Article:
Women Who Loved Women, 1778-1928
Women Who Loved Women, 1778-1928
Vicinus also considers the nineteenth-century roots of such contemporary issues as homosexual self-hatred, female masculinity, and sadomasochistic desire. Drawing upon diaries, letters, and other archival sources, she brings to life a variety of well known and historically less recognized women, ranging from the predatory Ann Lister, who documented her sexual activities in code; to Mary Benson, the wife of the Archbishop of Canterbury; to the coterie of wealthy Anglo-American lesbians living in Paris.
In vivid and colorful prose, Intimate Friends offers a remarkable picture of women navigating the uncharted territory of same-sex desire.
"Vicinus synthesizes her lifetime of research in women’s literature and lesbian history in an original and nuanced account of varieties of upper- and middle-class women’s passionate and erotic friendships. . . . The cumulative effect of the analysis is poerful, freeing the imagination from the strictures of scientific discourses about so-called healthy and normal relationships."
Elizabeth Lapovsky Kennedy | Journal of American History
"[Vicinus produces] an authoritative synthesis that brings these lives, well-known to scholars, to the attention of a wider audience. More inviting than the usual scholarly monograph, the book includes twenty-four fascinating illustrations and an appendix giving a brief summary of the lives and loves Vicinus discusses. And the stories are jewels of eccentric lesbian lore."
Lisa L. Moore | Lambda Book Review
“Refusing a progress narrative, [Vicinus] nevertheless chronicles how intimate friendship moved from being socially sanctioned (but unexamined) to being scrutinized and mischaracterized by the medical profession in the early 1900s.”
"This book will clearly be essential reading for all those seeking to engage with the tantalizing obliquities and uncertainties that characterize same-sex female relationships in the long nineteenth century."
Caroline Gonda | Tulsa Studies inWomen's Literature
"This book is the culmination of over a decade’s work. It is breathtakingi n its detail. . . . It is deeply engaged, Vicinus’s own intimacy with her subjects shining from every sentence to create a moving evocation of love between women. . . . This is one of those (all-too-rare) works that forces historians to interrogate their discipline and their own historical practice. At once profoundly intimate yet ambitiously panoramic, Vicinus’s book is a genuinely challenging piece of historical scholarship."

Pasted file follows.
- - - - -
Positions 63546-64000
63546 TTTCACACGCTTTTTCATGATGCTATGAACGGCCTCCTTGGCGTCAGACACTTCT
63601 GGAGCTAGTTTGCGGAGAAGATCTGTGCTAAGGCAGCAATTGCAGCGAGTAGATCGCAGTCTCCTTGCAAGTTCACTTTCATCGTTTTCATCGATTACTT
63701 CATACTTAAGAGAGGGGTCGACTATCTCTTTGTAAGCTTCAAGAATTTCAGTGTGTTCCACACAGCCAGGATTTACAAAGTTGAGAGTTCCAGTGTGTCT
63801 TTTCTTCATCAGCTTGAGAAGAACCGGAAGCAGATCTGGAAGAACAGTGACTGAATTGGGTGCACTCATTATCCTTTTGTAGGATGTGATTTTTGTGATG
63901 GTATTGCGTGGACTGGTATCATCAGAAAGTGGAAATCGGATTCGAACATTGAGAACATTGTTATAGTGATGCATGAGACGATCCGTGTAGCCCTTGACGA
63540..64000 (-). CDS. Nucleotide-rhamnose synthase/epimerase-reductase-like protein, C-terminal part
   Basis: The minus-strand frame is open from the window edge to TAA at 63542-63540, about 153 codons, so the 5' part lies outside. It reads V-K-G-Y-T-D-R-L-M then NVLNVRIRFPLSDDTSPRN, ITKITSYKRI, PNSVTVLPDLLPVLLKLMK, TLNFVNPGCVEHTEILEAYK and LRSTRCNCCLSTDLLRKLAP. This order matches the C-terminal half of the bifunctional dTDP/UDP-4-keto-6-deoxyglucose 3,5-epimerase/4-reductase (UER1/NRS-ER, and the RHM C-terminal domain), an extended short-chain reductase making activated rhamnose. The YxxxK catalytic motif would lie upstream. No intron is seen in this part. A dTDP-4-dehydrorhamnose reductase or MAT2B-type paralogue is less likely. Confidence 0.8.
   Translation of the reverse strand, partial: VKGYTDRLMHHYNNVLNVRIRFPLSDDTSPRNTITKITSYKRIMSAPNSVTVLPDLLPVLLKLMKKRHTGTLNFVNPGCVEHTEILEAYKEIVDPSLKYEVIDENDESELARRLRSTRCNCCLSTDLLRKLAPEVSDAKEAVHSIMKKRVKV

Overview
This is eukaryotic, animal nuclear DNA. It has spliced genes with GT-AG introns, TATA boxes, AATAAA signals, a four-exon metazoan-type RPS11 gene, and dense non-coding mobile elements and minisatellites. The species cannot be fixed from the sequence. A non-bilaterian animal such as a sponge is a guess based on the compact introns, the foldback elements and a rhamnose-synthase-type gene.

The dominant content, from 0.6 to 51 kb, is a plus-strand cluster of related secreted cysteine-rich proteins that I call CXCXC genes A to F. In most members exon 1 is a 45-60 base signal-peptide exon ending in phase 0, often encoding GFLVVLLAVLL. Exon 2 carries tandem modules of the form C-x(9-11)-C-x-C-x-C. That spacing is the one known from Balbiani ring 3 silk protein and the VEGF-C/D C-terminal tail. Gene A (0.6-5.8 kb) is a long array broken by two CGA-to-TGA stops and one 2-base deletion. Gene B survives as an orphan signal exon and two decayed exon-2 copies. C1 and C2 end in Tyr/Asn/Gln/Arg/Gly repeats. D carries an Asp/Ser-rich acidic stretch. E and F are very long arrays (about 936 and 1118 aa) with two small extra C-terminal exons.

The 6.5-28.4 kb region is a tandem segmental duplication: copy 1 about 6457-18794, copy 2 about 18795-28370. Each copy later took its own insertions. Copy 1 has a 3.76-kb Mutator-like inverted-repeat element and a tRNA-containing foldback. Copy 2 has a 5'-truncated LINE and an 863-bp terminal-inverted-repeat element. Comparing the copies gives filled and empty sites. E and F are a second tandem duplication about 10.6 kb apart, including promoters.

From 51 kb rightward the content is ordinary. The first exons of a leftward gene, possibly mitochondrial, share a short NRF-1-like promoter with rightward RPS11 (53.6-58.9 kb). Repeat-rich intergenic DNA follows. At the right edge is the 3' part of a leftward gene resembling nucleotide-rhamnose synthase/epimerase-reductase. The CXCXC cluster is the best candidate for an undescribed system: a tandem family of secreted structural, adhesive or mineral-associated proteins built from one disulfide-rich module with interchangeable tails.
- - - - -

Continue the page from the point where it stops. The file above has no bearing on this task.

Matt Houlbrook | American Historical Review
"The book is a great read, full of intrigue and outrage, sexual liaisons and anguished but chaste involvements, and, above all, drama. . . . It provides readers with a rich and detailed account of a specific set of erotic communities."
Judith Halberstam | Victorian Studies
"Intimate Friends examines the lives of some women with whom we are already familiar, as well as a couple of new and intiguing lives, to tell the rich and complex stories of women who loved women before the dawn of the modern era. Even this very small glimpse into the lives of women . . . demonstrates that same-sex relationships influenced public culture long before there was a public language for doing so."
Linda Heidenreich | Journal of Homosexuality
"Intimate Friends is that very rare thing: an academic book you almost delay finishing because to do so is to end a journey, leave worlds of unique fascination behind, and cease hearing a storytelling voice of terrific clarity, grace, and sophistication. . . . Intimate Friends weaves and celebrates a web of alliances, humilities, and humiliations. It does this with compassion, toughness, scepticism, and with an acute sense of the granuolar and elusive texture of the real."
Denis Flannery | MLR
"This volume provides both a valuable synthesis and a wide-ranging discussion of women’s erotic friendships from the late eighteenth to the early twentieth century. . . . An excellent and inviting introduction to the subject, suitable for undrgraduate research and general reading."
Susan Mumm | Archaeology of Sexual Behavior
"A substantial, rigorous, and fascinating engagement with the complex detours taken by same-sex love between women in the formative years of the modern West. . . . The overall argument of the work is compelling and provides a taut, smoothly articulated theory of same-sex female history, developed with a wealth of thought-provoking and illuminating analysis of discrete incidents and situations. This makes for an almost suspenseful reading of a work couched in elegant, limpid prose, wholly accessible to a wide reading public. . . . If readers turn a close attention to these pages, the debates, and the conversations, around the construction of the lesbian self will have to be durably altered."
F. S. Sautman | Journal of the History of Sexuality
Table of Contents
PART I HUSBAND-WIFE COUPLING
One "A Scheme of Romantic Friendship":
Love and Same-Sex Marriage
Two "Emancipated Females": The Rome Community
PART II QUEER RELATIONSHIPS
Three "They Venture to Share the Same Bed": Possible Impossibilities
Four "The Gift of Love": Religion and Lesbian Love
PART III CROSS-AGE AND CROSSED LOVE
Five "A Strenuous Pleasure": Daughter-Mother Love
Six "Passion...Immense and Unrestrained": Destructive Desires
PART IV MODERNIST REFASHIONINGS
Seven "Familiar Misquotation": Sapphic Cross-Dressing
Eight "A Love of Domination": THe Mannish Invert and Sexual Danger
Conclusion: Beyond the Family Metaphor
Appendix: The Principal Intimate Friends